Tuesday, March 20, 2012

EDITORIAL >> How base impacts us

Little Rock Air Force Base pumped more than $780 million into the central Arkansas economy in fiscal year 2011. That figure includes the 189th Air National Guard Wing assigned to LRAFB. The Guard’s economic impact alone was $66 million last year.

The economic impact at the air base has more than doubled since 2000, when it was estimated at $351 million.

According to the Pentagon, the military payroll last year, including military members, civilian employees and contractors, was $457 million. The air base was also responsible for 3,317 indirect jobs worth $19 million, or about $39,000 per job.

The fiscal year ran from July 2010 through June 2011.

According to the report, the military spent $37 million on construction projects during the last fiscal year, another $37 million on material, equipment and supplies and $19 million on services.

There are more than 90 C-130s assigned to the base, as well as 5,506 active-duty members, plus 131 reservists and another 2,497 trainees or cadets. An additional 370 active-duty airmen are to be assigned to the 19th Airlift Wing this fall, and some 650 reservists will arrive in the next year or so—for a total well above 9,000 military members.

Add to that 6,505 dependents, 668 civilian jobs, 49 contract employees and 54,474 retirees, and you realize there are more military-related folks in central Arkansas than there are people in Jacksonville and Cabot combined.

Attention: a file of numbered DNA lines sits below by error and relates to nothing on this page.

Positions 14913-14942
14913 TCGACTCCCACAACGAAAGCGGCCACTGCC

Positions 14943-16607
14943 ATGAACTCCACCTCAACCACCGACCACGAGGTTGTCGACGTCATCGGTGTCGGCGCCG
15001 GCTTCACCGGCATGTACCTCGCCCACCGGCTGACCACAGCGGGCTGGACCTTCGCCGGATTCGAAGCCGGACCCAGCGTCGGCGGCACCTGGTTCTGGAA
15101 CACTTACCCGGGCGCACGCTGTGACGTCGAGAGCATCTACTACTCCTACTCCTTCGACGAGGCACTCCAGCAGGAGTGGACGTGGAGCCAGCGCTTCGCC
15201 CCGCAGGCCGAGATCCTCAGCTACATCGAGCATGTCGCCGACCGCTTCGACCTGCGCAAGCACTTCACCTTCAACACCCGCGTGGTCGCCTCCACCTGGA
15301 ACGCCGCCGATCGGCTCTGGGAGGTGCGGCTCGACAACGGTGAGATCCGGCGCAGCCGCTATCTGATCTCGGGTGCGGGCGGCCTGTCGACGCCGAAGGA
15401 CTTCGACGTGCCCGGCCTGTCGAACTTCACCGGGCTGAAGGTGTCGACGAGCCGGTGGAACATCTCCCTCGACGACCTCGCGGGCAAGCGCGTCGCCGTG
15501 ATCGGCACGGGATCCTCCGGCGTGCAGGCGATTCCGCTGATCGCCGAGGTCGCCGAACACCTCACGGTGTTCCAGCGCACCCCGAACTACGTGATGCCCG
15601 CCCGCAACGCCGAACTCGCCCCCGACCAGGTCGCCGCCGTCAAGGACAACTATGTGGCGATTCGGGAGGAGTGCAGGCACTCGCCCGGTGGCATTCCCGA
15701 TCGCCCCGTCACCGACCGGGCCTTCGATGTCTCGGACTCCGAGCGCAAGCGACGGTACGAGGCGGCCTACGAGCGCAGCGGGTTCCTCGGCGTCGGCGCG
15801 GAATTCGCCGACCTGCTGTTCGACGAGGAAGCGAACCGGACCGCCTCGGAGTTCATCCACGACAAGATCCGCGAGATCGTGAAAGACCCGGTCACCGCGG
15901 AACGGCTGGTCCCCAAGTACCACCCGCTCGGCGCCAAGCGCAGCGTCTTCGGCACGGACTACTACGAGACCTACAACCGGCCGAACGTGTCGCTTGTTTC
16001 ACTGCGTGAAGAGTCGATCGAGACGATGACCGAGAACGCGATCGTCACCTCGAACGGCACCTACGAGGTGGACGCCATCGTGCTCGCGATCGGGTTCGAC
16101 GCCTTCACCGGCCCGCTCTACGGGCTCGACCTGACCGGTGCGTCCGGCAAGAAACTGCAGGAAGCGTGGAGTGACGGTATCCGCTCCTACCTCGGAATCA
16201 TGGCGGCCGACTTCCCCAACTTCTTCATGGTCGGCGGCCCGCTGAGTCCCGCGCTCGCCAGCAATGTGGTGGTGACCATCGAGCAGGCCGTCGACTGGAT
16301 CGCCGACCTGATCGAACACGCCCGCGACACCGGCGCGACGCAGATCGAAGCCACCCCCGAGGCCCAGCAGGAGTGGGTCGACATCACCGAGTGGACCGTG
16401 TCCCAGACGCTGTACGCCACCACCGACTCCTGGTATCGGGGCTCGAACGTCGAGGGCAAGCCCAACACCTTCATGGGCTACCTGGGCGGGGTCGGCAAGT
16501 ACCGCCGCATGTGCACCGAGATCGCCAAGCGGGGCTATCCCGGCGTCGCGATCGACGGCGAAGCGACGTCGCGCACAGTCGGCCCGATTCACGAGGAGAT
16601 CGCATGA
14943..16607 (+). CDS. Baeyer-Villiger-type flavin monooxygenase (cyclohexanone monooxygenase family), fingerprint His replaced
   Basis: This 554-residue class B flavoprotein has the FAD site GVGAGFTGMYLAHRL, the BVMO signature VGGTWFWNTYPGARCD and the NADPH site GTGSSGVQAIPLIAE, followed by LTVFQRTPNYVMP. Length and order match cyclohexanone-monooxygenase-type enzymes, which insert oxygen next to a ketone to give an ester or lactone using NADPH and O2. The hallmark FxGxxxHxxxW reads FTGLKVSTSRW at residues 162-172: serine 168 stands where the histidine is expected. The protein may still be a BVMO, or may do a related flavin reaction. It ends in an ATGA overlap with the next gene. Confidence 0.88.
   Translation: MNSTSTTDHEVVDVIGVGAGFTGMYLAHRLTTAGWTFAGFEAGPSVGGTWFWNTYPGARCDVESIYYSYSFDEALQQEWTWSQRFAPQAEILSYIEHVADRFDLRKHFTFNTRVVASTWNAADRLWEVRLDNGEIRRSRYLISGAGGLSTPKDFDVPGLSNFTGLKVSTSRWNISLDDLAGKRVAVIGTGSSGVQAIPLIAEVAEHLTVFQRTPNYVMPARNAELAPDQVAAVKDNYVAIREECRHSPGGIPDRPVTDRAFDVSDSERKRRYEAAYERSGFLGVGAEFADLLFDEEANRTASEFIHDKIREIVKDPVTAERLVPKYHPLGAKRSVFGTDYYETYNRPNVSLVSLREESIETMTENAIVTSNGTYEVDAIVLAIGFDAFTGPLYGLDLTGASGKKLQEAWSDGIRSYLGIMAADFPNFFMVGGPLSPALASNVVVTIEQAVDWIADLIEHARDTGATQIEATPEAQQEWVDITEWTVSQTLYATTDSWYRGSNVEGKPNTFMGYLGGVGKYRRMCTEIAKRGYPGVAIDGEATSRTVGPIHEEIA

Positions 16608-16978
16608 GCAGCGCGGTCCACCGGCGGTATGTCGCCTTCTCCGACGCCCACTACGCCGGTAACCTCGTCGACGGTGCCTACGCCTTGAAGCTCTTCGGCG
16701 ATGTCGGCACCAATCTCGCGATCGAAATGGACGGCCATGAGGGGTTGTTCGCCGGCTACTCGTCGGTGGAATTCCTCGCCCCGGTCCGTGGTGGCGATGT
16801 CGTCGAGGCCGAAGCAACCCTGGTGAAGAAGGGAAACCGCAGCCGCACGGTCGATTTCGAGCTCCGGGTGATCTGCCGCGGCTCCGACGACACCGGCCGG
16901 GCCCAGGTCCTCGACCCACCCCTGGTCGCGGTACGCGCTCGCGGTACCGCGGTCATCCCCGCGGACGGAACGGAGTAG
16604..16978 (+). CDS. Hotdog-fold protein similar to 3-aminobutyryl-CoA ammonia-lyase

The base has been modernizing its cargo planes, having added 26 new C-130Js to the flightline—almost one third of its fleet. They cost approximately $98 million a piece, or about $2.5 billion all told.

We’ve often added up the construction projects on base and noted that they can approach $100 million in just a couple of years. The base certainly needs that much just to repair the damage from last year’s tornado.

Projects have included new headquarters for airlift wings and squadrons, new air-control towers, dorms, gyms and dining rooms, runway repairs, fiberoptic cables and much more.

But we’re talking about more than just impressive numbers when it comes to our base. As significant as those figures are, it’s the thousands of men and women flying over our neighborhoods and deploying overseas who make the LRAFB the center of excellence for C-130 airlift and training.

Combat airlift crews have deployed to Iraq and Afghanistan for more than a decade, putting lives at risk and straining relationships.

The tempo has been nonstop since 9/11. But as the wars wind down in Southwest Asia, those airmen will finally catch a break.

Their sacrifices cannot be measured in dollars and cents. Their courage and patriotism come from the heart, for which we are more than grateful. We would be much diminished without them.